“You’re a good judge of character, Sara. I’m all good at figuring out who is guilty and who is innocent, but when it comes to redemption, I draw a bit of a blank sometimes. After all, we’re in Hell, wouldn’t some people want to lie to get out of it?”
“That doesn’t sound like something a super-powerful Devil like yourself would say,” Sara replied, “Can’t you just get inside their heads or something?”
“Sadly, no,” he sighed, “Most of my powers are strictly for show, I’m a figurehead and an organizer. The Big Guy decided that the replacement shouldn’t have as much power as the original did, sort of a dividing of powers, I guess. I’m afraid most of the evil stuff: temptation, jealousy, envy, et cetera…we still farm that out to Lucifer. It’s another reason why he’s a little sore about the whole thing.”
“You’re basically relegated to making sure things run smoothly and parlor tricks?”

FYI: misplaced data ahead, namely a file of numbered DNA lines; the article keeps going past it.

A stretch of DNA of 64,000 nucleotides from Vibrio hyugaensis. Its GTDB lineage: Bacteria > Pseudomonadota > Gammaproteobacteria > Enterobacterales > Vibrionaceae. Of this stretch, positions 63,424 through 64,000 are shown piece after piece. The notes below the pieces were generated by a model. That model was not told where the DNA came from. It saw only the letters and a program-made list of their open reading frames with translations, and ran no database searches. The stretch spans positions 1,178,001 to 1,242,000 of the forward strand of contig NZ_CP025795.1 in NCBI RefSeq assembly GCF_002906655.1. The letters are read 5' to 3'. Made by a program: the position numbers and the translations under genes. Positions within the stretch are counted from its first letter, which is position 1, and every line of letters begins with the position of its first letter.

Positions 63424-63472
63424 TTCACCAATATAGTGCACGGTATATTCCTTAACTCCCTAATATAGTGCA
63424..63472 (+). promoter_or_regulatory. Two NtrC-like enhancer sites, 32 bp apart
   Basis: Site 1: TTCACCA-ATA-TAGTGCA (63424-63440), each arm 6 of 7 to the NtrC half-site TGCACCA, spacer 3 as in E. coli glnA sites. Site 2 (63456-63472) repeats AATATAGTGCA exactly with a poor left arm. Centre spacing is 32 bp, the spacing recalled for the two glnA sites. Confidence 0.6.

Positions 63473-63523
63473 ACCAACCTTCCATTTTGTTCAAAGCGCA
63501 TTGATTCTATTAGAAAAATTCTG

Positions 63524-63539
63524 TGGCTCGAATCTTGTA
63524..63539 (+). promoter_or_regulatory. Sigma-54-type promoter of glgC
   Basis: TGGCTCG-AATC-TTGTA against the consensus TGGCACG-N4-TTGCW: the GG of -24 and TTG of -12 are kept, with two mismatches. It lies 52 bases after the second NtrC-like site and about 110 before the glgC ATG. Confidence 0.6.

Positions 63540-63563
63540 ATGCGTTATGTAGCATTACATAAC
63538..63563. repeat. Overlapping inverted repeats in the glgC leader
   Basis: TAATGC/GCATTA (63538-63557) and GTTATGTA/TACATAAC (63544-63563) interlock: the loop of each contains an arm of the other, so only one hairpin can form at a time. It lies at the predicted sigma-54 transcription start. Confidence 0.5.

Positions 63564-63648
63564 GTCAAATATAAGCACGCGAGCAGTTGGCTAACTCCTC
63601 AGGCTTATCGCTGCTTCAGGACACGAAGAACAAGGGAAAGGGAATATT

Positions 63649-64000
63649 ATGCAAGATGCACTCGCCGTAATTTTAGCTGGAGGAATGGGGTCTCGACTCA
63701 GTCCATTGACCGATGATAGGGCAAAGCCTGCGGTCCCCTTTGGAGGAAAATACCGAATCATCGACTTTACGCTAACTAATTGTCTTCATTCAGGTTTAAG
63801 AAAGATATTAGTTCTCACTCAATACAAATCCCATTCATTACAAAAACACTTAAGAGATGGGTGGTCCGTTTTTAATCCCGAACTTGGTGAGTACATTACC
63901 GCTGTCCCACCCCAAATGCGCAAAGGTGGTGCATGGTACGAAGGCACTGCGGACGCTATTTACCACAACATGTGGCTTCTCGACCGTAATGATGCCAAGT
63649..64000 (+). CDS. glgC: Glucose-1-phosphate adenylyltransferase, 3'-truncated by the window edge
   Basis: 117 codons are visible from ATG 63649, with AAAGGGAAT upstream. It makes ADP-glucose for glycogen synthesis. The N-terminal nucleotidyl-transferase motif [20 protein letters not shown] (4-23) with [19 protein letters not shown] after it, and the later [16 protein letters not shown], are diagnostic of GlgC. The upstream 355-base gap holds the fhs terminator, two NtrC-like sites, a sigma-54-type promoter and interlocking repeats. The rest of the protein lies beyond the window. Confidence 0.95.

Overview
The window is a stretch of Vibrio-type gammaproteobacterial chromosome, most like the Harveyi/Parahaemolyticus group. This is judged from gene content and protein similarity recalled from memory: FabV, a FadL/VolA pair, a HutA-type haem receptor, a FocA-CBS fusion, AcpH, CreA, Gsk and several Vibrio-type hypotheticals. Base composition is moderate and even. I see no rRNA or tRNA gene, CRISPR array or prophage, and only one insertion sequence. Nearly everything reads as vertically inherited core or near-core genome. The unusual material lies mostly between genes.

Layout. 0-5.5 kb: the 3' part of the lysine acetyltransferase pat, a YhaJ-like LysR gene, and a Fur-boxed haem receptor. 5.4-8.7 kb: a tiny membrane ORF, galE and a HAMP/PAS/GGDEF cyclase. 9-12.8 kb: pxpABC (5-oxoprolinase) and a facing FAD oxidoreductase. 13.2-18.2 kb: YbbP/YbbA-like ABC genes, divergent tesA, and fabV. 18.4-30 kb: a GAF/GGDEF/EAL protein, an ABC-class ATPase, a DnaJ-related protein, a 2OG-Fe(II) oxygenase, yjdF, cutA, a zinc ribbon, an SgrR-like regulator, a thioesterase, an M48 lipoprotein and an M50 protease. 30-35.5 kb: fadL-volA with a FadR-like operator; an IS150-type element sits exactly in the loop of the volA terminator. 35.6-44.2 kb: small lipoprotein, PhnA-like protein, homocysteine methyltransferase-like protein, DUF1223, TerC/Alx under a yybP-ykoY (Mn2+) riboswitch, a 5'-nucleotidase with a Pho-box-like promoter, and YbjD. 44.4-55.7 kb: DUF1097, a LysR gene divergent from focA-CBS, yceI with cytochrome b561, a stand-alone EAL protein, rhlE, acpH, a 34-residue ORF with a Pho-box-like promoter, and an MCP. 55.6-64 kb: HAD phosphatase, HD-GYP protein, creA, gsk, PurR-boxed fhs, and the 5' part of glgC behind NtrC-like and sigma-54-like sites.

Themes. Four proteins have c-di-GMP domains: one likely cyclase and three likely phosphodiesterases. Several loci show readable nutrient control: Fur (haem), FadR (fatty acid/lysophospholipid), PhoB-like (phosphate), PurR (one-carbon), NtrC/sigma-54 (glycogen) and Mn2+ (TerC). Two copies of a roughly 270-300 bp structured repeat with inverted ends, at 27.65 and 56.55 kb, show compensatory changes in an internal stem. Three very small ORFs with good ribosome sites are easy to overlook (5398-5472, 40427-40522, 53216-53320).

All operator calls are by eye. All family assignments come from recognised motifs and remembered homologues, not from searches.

“Seems that way.”
“Figures,” she shook her head, “I never really had you pegged for an evil kinda guy.”
“Thanks, I guess,” Steve rolled his eyes as they entered level three.
“I mean that, you know,” Sara said as the door closed with an ominous boom, “you’re a good man.”
Steve stopped and gave a sad little smile.
“I know.”
“That’s certainly modest of you,” Sara pulled a face, “Here I was trying to be nice.”
“You were never not nice, Sara,” Steve kept walking. Sara was really beginning to get frustrated with all of this damn walking, because she knew it was his way of distancing himself from a problem.
“Bull, Steve!” she chased after him, “That’s bull and you know it. I was mean to you, probably meaner than the thugs that killed you, and this is why! You always run away, you always avoid the conflict and hide in your work! Even when I…”
She stopped. She didn’t want to say it.